Curated by Diane Lenertz, '15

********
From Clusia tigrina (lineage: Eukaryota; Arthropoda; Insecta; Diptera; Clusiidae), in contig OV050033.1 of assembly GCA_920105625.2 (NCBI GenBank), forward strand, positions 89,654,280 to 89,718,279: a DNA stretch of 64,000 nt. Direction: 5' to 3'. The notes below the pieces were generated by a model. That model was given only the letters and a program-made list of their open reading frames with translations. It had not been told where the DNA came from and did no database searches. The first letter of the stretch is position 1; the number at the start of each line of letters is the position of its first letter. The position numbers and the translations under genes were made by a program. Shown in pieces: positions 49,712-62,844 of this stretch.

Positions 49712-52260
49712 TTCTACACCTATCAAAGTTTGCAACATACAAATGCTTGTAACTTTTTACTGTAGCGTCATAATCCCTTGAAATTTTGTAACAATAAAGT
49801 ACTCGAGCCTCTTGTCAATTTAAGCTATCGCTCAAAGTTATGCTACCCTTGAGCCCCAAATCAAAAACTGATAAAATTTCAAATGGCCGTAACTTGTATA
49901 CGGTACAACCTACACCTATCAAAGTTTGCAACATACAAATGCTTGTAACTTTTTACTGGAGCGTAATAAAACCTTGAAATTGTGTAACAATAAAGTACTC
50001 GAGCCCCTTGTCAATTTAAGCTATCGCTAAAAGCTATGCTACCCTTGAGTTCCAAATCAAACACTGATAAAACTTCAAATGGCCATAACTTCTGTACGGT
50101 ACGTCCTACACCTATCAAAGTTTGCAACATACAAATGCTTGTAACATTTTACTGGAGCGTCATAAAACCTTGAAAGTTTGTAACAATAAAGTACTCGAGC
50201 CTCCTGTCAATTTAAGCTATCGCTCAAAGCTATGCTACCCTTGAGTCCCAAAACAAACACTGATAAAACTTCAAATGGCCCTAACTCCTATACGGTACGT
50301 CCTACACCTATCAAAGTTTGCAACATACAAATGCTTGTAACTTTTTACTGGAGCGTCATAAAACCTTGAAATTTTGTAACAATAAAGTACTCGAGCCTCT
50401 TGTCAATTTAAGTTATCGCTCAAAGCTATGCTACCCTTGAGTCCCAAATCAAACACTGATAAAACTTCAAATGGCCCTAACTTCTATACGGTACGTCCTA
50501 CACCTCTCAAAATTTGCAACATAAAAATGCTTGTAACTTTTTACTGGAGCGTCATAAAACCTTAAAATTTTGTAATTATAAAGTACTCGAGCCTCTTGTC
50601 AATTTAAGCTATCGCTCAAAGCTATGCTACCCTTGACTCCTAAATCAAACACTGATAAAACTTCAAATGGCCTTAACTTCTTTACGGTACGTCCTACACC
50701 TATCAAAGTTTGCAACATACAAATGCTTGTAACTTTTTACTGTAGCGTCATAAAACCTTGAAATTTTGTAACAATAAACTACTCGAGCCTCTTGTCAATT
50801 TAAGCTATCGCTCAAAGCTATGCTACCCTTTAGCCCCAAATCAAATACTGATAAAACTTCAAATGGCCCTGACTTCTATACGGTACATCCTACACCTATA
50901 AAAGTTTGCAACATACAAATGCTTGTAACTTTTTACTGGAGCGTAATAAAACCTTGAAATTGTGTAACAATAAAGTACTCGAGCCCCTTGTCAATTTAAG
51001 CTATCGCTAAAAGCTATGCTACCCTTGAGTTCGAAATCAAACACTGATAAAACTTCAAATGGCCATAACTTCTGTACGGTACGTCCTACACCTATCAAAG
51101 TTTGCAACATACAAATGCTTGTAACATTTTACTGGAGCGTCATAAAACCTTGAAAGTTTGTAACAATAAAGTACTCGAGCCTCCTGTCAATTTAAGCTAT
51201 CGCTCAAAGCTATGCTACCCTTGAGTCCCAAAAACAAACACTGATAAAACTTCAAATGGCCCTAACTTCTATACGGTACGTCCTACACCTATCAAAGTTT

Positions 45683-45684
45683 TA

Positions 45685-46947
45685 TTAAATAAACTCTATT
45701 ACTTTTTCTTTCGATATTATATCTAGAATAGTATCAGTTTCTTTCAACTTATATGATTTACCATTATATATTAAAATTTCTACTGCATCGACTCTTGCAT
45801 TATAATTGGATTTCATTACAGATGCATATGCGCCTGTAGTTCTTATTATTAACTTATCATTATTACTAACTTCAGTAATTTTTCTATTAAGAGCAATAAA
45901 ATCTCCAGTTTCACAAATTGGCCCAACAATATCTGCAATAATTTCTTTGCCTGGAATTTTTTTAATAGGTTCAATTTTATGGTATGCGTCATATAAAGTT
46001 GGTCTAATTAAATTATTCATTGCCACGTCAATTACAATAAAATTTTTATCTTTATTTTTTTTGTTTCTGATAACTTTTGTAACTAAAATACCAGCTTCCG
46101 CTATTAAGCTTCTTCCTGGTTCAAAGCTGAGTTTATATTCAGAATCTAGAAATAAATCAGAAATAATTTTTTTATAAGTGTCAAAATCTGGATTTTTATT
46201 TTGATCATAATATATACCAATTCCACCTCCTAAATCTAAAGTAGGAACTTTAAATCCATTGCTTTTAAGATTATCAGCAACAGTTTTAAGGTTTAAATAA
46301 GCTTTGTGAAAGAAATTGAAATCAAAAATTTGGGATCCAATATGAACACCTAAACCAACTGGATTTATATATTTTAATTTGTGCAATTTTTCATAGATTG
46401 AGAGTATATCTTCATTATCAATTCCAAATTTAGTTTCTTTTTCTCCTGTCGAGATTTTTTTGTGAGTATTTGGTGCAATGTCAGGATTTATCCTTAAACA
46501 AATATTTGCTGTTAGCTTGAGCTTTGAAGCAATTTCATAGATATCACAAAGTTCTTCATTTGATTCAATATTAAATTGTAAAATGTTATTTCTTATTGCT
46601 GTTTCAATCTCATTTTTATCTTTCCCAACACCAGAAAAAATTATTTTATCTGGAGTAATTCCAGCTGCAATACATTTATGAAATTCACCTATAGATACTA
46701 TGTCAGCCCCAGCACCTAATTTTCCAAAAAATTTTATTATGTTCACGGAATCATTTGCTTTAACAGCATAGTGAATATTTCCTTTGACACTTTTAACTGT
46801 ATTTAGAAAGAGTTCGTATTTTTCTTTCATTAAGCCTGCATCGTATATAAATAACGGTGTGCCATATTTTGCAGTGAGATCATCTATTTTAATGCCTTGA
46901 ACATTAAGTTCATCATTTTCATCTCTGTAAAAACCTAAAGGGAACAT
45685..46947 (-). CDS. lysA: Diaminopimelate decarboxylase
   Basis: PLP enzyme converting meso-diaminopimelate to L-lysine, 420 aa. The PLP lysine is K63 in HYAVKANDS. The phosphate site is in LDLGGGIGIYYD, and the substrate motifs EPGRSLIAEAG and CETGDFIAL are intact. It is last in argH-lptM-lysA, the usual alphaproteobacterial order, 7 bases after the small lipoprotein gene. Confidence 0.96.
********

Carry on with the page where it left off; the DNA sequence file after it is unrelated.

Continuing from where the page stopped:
After leaving Grinnell College in 1912 with a double degree in History and Political Science, Harry Hopkins' dedication to public service was manifested in a wide variety of ways. The most famous stage of Hopkins' career was his work as Federal Relief Administrator under Franklin Delano Roosevelt, but he later became both the Secretary of Commerce and Special Assistant and Ambassador for the President of the United States. After Hopkins' passing in 1946, John Steinbeck wrote a memorial for the man. In it, he praised Hopkins for his dedication to the idea that "Human welfare is the first and final task of government. It has no other." This year marks the 100th anniversary of Hopkins' graduation from Grinnell College, and the Grinnell College Libraries Department of Special Collections invites you to come explore pieces of Hopkins' past that detail his extraordinary career.